Itabashi asked the technical team to come up with solutions — with one condition.
"They had to come up with methods that anyone who isn’t familiar with cleaning photos can do without the need of special equipment, because the project was going to be carried out in Tohoku," he said.
To find out how photos are damaged by seawater, the team members asked fishermen in Kanagawa Prefecture, where Fujifilm’s research and development plant is located, to fill buckets with seawater, mix in mud and sand, and soak photos.
Finding the easiest restoration methods wasn’t easy. The team tried more than 60 ways.
"We soaked several photos together in water or placed a photo album in water" to see how it turned out, said Fujifilm spokesman Takao Inahata.
With the new knowledge at hand, Itabashi has been spending almost every weekend in Tohoku, giving advice to volunteers cleaning photos. About 30 Fujifilm employees with the same mission are also taking turns visiting about 20 towns in the region.
"This will likely continue until summer," said Itabashi….
Taylor Swift invested countless hours to prepare for the North American leg of her Speak Now World Tour. And after opening her final tour dress rehearsal in Nashville to the public on Saturday night (May 21), she helped the storm-ravaged Southeastern states invest $750,000 into their own communities.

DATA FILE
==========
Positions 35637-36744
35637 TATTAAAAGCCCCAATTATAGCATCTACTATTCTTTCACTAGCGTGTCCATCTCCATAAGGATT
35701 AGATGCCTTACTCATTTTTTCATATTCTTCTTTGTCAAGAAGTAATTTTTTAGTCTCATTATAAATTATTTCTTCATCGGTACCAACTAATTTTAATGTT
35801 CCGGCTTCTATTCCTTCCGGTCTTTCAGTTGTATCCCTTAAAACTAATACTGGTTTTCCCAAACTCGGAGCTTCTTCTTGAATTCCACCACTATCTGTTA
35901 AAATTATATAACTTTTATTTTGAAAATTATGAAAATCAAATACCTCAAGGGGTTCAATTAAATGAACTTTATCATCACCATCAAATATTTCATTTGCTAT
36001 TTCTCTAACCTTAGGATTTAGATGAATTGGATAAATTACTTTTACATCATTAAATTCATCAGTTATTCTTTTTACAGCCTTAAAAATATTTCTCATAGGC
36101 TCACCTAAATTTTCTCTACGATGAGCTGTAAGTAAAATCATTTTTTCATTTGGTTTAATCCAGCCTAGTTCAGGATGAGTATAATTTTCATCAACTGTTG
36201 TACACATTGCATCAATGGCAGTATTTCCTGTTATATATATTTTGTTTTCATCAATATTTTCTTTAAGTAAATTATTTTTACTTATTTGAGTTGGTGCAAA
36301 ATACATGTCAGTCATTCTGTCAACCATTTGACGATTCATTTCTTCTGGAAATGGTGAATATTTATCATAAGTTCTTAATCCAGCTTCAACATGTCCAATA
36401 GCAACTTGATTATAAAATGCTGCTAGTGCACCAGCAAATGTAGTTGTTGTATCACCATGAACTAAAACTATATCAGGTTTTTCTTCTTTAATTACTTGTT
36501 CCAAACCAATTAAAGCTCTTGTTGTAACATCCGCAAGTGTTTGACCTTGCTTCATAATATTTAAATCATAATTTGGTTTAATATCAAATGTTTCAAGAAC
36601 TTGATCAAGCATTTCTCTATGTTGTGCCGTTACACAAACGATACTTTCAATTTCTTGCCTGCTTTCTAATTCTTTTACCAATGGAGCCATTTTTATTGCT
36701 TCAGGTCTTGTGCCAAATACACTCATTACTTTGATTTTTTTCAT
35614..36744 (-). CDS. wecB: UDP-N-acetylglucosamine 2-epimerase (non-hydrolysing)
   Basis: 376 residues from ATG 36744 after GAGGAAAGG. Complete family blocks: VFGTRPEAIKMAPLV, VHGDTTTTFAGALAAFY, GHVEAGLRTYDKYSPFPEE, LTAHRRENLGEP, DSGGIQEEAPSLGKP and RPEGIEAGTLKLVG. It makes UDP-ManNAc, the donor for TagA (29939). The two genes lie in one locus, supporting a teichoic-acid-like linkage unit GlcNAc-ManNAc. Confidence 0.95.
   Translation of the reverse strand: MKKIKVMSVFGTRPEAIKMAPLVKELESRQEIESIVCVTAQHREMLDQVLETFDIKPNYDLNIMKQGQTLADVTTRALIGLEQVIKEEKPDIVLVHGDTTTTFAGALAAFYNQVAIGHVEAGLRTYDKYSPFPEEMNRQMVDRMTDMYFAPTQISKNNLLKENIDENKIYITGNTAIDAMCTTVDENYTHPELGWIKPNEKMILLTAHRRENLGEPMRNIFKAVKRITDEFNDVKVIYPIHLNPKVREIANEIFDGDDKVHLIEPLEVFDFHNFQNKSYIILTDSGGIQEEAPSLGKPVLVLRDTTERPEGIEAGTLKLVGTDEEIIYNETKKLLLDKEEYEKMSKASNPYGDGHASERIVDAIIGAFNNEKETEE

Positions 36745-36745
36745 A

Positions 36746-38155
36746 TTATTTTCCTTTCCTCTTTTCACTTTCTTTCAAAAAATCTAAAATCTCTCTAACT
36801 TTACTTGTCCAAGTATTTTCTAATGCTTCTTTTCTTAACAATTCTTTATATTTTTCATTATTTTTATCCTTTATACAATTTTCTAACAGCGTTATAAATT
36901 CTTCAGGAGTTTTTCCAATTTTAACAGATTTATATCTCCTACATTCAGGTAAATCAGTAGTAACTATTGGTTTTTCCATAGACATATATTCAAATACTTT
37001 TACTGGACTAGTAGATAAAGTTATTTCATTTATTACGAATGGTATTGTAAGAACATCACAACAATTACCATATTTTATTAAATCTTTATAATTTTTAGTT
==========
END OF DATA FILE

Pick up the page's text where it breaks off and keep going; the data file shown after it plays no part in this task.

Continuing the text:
After the first two songs came off without a hitch, Swift told the audience that during breaks from her previous rehearsals, she watched the news and saw people in the Southeast losing their homes and loved ones to tornadoes.
"I felt like if it was possible to help them in any way, we should do it," she said.
"I do use my football experience — being cut seven times isn’t easy, " Favorite said while tucking into a blackened shrimp quesadilla with green chili sour cream prepared and served by Café Hope participants. "But I never gave up. And that’s the same message I want to send to the youth in this program. I keep it real with them; I tell them, ‘it’s not easy doing what I do, and I know it’s not easy for you growing up here.’ I know this area of New Orleans and how hard it is."